As I’m sure you’ve learned from the media, the news on climate change is not good. Past readers of my blog have perhaps thought me the Grinch of a hopeful future in presenting climate science data and news reports, along with my cautiously pessimistic interpretations. However, with the release of this report, which is a synthesis of dozens of long-term studies interpreted by a large panel of climate scientists, the next twenty to thirty years portend really disastrous consequences if we don’t achieve zero greenhouse gas (GHG) emissions AND carbon capture.
So, why am I cautiously pessimistic even though the climate scientists say this is technically feasible? After all, aren’t we making great strides on renewable energy? Yes, but new technologies, alone, won’t save the day! Take the automobile, for example. By 2035 nearly all-new vehicles will be electrically powered. This is good, right? Well, what about all the older fossil-fuel-driven vehicles that will still be on the road? Will all the power generation to manufacture new vehicles be fossil-fuel-free? How about the additional mining of heavy metals necessary for batteries? Will mining production be fossil-fuel-free? How about the processing and shipment of these materials? All these might be possible, but not in the near future. Instead, what we need to do is eliminate most cars and light trucks and rely on public transportation (made even less by the pandemic) and delivery vehicles.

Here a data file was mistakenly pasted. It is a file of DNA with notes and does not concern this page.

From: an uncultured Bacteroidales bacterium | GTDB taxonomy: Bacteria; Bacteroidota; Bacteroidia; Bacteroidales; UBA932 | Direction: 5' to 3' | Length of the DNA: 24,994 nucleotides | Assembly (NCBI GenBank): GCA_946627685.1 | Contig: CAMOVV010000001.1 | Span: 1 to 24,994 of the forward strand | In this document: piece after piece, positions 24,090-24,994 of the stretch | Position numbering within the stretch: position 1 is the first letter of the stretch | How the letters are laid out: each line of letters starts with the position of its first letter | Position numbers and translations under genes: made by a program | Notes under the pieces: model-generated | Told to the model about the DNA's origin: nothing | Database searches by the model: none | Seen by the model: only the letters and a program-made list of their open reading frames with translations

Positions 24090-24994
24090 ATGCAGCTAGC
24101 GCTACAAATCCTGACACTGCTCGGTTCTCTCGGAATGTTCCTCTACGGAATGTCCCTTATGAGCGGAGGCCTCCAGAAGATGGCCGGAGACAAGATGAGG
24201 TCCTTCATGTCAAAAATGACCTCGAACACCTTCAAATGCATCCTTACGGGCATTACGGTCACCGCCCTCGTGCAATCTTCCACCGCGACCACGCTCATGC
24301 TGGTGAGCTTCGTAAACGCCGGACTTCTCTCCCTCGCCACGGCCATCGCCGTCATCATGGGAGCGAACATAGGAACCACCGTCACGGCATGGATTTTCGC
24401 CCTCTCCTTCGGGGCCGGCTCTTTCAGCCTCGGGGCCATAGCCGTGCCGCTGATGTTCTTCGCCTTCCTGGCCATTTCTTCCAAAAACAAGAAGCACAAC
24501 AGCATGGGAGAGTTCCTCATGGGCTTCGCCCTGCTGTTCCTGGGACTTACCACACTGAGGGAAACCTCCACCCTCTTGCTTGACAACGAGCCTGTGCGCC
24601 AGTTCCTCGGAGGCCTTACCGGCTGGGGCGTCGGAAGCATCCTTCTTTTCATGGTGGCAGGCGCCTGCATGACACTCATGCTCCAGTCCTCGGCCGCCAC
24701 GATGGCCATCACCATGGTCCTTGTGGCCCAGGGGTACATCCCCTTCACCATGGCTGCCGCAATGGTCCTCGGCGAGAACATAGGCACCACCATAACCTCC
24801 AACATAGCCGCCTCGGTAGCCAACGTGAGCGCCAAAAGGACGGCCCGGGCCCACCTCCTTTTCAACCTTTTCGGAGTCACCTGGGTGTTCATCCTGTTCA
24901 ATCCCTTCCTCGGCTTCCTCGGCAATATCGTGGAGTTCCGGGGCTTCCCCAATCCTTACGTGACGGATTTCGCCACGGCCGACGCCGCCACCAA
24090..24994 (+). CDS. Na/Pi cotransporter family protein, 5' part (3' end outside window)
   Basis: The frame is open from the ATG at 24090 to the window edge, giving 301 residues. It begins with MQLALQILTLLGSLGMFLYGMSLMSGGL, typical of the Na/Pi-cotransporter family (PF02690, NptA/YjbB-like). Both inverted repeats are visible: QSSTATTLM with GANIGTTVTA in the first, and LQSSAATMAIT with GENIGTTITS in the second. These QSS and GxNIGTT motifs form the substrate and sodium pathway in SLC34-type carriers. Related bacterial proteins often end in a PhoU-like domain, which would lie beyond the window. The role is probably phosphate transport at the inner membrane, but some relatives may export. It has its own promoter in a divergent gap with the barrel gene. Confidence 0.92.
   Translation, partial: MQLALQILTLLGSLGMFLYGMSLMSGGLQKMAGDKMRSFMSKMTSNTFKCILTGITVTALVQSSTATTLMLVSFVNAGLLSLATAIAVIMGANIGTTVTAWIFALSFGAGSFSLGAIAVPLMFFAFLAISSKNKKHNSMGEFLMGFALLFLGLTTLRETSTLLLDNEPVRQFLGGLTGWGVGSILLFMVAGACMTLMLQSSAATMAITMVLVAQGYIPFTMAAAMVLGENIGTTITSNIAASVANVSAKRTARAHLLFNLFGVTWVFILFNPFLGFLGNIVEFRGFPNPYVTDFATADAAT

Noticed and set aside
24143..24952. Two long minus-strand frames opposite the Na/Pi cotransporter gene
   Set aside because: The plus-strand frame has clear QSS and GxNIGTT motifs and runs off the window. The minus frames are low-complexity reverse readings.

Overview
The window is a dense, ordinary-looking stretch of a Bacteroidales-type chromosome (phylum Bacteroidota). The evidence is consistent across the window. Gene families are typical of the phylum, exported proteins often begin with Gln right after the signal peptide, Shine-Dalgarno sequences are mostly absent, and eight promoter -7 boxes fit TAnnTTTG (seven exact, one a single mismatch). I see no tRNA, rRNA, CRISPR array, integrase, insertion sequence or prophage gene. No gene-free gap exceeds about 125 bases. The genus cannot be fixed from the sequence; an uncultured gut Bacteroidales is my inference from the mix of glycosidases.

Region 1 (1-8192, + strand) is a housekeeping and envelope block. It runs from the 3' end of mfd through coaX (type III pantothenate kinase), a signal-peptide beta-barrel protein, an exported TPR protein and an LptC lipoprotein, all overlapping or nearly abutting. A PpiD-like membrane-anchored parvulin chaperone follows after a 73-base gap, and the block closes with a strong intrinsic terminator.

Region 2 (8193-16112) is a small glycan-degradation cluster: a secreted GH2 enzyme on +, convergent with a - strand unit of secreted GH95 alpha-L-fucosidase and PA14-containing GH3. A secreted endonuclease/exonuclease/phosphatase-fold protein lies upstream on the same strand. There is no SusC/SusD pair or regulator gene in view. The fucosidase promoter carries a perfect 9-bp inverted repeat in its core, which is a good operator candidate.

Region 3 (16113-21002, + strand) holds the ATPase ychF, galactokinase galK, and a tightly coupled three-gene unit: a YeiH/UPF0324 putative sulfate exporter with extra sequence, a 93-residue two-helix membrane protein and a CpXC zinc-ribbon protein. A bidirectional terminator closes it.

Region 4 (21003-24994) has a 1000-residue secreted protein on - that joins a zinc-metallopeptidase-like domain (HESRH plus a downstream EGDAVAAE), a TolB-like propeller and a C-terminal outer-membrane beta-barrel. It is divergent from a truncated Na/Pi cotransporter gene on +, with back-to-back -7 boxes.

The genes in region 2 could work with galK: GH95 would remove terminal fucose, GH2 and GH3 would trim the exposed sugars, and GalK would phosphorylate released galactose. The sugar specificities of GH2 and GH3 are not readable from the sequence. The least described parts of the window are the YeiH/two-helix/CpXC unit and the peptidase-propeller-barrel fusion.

Government and industry need a more activist push to make the needed changes to zero emissions. Although our youth are far more environmentally activist than the rest of us, most people don’t want to give up the creature comforts and conveniences of the industrialized era. And these issues run across all manufacturing, services, and transportation. This transformation is what I’ve called, micro-industrialization.
I think our more likely destiny is to heat the planet past the 2.0 C increase since the 1880 average BEFORE the end of the century, leading to disastrous changes to our biosphere. Our lack of sufficient political will is not our only political challenge. We are already at the point where increased temperatures are releasing methane (a far more potent GHG) from industrialized animal farming, the distribution of natural gas, tundra, peat bogs, and the oceans.
Furthermore, pollution from industry and the growing frequency and intensity of wildfires settle on snow and ice, particularly in the Arctic regions. This particulate reduces the ability of snow and ice to reflect heat and contributes to the acceleration of their melting. As if these factors aren’t bad enough, we will eventually run out of natural resources for manufacturing in the not too distant future. One way or another, large-scale industrialization will end as a blip in the Earth’s history. But a very impactful blip, indeed.
Citation: IPCC, 2021: Summary for Policymakers. In: Climate Change 2021: The Physical Science Basis. Contribution of Working Group I to the Sixth Assessment Report of the Intergovernmental Panel on Climate Change [Masson-Delmotte, V., P. Zhai, A. Pirani, S. L. Connors, C. Péan, S. Berger, N. Caud, Y. Chen, L. Goldfarb, M. I. Gomis, M. Huang, K. Leitzell, E. Lonnoy, J. B. R. Matthews, T. K. Maycock, T. Waterfield, O. Yelekçi, R. Yu and B. Zhou (eds.)]. Cambridge University Press. In Press.
The full report can be found here.